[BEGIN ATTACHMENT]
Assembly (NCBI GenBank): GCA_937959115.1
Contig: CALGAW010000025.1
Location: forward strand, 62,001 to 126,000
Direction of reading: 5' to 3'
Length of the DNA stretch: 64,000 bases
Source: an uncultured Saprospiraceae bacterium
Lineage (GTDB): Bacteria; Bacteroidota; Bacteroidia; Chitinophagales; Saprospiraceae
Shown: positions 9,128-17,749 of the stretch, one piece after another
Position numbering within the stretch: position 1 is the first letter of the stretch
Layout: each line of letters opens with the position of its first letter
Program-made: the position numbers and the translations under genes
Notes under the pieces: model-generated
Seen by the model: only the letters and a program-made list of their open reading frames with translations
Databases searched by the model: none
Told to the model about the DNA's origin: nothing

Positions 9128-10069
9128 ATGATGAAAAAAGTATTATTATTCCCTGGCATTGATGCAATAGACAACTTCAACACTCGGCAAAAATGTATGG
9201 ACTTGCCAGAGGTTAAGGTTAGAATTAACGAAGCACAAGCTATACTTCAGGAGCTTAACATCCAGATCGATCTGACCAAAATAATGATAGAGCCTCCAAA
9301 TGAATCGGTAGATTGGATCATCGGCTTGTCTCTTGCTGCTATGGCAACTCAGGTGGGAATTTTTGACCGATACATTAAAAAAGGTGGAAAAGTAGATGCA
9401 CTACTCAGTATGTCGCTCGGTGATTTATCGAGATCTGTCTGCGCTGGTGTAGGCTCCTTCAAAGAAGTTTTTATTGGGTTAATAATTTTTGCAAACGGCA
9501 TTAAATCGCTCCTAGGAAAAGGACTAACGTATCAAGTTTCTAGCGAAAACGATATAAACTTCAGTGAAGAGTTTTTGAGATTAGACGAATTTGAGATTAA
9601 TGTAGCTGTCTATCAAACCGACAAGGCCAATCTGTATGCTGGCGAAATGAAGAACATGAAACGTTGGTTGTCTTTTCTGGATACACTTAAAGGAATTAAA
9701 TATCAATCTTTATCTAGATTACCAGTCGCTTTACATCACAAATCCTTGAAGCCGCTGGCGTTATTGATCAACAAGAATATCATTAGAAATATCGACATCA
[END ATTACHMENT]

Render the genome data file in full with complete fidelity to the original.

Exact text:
Assembly (NCBI GenBank): GCA_937959115.1
Contig: CALGAW010000025.1
Location: forward strand, 62,001 to 126,000
Direction of reading: 5' to 3'
Length of the DNA stretch: 64,000 bases
Source: an uncultured Saprospiraceae bacterium
Lineage (GTDB): Bacteria; Bacteroidota; Bacteroidia; Chitinophagales; Saprospiraceae
Shown: positions 9,128-17,749 of the stretch, one piece after another
Position numbering within the stretch: position 1 is the first letter of the stretch
Layout: each line of letters opens with the position of its first letter
Program-made: the position numbers and the translations under genes
Notes under the pieces: model-generated
Seen by the model: only the letters and a program-made list of their open reading frames with translations
Databases searched by the model: none
Told to the model about the DNA's origin: nothing

Positions 9128-10069
9128 ATGATGAAAAAAGTATTATTATTCCCTGGCATTGATGCAATAGACAACTTCAACACTCGGCAAAAATGTATGG
9201 ACTTGCCAGAGGTTAAGGTTAGAATTAACGAAGCACAAGCTATACTTCAGGAGCTTAACATCCAGATCGATCTGACCAAAATAATGATAGAGCCTCCAAA
9301 TGAATCGGTAGATTGGATCATCGGCTTGTCTCTTGCTGCTATGGCAACTCAGGTGGGAATTTTTGACCGATACATTAAAAAAGGTGGAAAAGTAGATGCA
9401 CTACTCAGTATGTCGCTCGGTGATTTATCGAGATCTGTCTGCGCTGGTGTAGGCTCCTTCAAAGAAGTTTTTATTGGGTTAATAATTTTTGCAAACGGCA
9501 TTAAATCGCTCCTAGGAAAAGGACTAACGTATCAAGTTTCTAGCGAAAACGATATAAACTTCAGTGAAGAGTTTTTGAGATTAGACGAATTTGAGATTAA
9601 TGTAGCTGTCTATCAAACCGACAAGGCCAATCTGTATGCTGGCGAAATGAAGAACATGAAACGTTGGTTGTCTTTTCTGGATACACTTAAAGGAATTAAA
9701 TATCAATCTTTATCTAGATTACCAGTCGCTTTACATCACAAATCCTTGAAGCCGCTGGCGTTATTGATCAACAAGAATATCATTAGAAATATCGACATCA